High-quality bass is sweet, but also sour, since the largest negative mis-attribution to it is that the overall sound can appear to be "lean." I believe this is due in part to sea of under-tuned small loudspeakers and subwoofer integration misnomers that create a false bass-boom that can be perceptibly pleasant in the short term. This sonic character sells well, and will impress friends in a five-minute demonstration, but has a tendency to leave the listener longing for something different over the long term. To be clear, however, there are no judgments here! Once you optimize your subwoofer integration, if you feel the level needs a little bump, do it. It's not about perfection or what squiggly lines on a screen (more to come) tell you; it's about the listening experience.

Since the Parasound P 6 started this whole reflection on subwoofer integration, and it happens to have a very nice crossover, it will be used here. The amplifier will be the Parasound A21+. I will be using a loudspeaker I designed when I was a part of the Parts Express design team I called the Tenacious 3. The Tenacious 3 is a small floor-standing loudspeaker meant to sit in the footprint of a monitor on a stand, capitalize on the advantages of a 3-way loudspeaker, and yet keep the desirable attributes of a small monitor style loudspeaker. The Tenacious 3 does not possess first-octave bass response (20Hz-40Hz), though in-room, they extend down to 42Hz or so. The subwoofer utilizes an 8" high-performance driver and a 250-watt plate amplifier yielding a low frequency cut-off in my room around 26Hz.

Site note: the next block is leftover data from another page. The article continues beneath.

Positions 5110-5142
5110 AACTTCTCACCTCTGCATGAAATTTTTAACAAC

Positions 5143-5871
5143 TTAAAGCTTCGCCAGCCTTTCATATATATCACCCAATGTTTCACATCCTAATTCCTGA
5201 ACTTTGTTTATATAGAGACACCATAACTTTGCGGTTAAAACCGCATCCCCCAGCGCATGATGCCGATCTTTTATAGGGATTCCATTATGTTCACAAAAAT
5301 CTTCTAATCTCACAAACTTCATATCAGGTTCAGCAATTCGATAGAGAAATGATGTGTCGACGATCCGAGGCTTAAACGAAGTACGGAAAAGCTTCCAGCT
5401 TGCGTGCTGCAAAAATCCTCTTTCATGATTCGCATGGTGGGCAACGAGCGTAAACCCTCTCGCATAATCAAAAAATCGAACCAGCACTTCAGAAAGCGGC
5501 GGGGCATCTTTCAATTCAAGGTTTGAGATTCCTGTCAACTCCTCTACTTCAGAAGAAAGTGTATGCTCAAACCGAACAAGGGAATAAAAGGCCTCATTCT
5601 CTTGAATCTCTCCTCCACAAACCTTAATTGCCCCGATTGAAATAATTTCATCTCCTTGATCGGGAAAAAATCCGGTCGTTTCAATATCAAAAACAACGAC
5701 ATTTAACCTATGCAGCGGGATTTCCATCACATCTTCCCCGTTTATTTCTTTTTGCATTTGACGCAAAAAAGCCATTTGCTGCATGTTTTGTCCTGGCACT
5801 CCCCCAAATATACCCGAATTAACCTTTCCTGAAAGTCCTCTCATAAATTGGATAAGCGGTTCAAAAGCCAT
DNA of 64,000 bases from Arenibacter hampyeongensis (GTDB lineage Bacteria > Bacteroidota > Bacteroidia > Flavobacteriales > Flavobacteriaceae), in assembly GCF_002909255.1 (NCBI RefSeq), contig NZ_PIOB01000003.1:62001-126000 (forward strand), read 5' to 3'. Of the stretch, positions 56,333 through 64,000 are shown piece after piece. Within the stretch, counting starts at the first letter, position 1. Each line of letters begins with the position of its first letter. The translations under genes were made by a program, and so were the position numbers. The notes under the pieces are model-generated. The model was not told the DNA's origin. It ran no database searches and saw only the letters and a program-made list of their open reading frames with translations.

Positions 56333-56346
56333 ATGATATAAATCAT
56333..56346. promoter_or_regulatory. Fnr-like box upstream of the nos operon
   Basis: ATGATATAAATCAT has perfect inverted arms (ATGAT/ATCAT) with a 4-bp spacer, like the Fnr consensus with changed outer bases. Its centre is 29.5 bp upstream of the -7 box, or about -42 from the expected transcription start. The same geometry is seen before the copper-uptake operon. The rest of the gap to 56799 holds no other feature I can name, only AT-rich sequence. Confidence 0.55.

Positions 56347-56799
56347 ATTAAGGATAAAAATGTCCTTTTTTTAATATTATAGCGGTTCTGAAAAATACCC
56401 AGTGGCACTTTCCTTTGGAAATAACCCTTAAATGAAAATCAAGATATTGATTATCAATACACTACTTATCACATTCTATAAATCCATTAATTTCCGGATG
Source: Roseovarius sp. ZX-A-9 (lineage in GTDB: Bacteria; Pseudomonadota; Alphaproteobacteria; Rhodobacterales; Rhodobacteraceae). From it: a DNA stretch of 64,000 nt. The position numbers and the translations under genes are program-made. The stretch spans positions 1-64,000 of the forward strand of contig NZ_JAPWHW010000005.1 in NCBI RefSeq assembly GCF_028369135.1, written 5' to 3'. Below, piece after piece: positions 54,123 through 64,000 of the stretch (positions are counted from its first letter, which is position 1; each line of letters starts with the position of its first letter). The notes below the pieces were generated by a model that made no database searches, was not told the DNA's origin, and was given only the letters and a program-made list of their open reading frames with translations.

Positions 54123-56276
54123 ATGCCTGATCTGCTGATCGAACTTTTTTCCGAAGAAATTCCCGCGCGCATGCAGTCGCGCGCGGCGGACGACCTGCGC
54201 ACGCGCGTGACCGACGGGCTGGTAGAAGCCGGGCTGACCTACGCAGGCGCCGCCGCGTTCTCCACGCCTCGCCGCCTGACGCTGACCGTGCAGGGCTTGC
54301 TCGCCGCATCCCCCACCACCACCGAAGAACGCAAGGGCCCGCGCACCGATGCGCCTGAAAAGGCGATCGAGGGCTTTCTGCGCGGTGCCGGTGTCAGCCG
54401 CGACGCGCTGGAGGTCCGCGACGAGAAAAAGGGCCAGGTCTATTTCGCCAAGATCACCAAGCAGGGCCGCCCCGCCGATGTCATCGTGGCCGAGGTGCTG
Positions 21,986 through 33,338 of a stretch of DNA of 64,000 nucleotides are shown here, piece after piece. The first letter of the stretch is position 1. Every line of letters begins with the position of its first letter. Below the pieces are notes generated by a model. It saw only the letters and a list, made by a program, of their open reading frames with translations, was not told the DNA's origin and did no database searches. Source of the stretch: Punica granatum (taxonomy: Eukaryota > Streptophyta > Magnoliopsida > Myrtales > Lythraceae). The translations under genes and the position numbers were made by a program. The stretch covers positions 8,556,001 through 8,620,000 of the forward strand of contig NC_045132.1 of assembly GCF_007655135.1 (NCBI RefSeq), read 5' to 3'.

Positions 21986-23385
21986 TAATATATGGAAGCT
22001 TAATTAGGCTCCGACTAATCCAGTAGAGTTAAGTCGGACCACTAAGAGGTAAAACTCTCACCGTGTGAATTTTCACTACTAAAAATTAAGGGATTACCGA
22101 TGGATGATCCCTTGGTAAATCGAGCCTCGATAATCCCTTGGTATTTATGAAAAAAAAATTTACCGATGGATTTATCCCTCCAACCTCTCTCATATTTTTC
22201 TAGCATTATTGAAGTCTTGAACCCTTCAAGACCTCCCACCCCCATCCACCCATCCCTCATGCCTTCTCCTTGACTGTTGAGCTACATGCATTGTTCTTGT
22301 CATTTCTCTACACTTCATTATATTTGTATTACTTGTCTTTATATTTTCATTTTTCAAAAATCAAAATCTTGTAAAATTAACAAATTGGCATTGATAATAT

The difference between 26Hz and 42Hz may not seem all that far apart in frequency, however it is nearly an octave, or eight notes on a musical scale. This bottom octave is the same distance proportionally as the top octave which is from 10kHz to 20kHz! Every five Hertz gained moving down toward 20Hz in high-quality bass is always worth the effort.


It is no secret subwoofers benefit from being in a corner since the boundaries around them reinforce the low frequencies they produce. However I have personally found to balance sound output and fidelity it is best to take a page from Dolby Laboratories' handbook. Even placement in-room such as shoving the subwoofers in opposite corners will only amplify room effects. It is best to keep the subwoofer(s) from creating more problems than they solve. For dual subwoofers, Dolby recommends one-fifth (20%) of the room's width from one side wall to the center of one subwoofer, and one-third (33%) of the room's width from the other side wall to the center of the second subwoofer.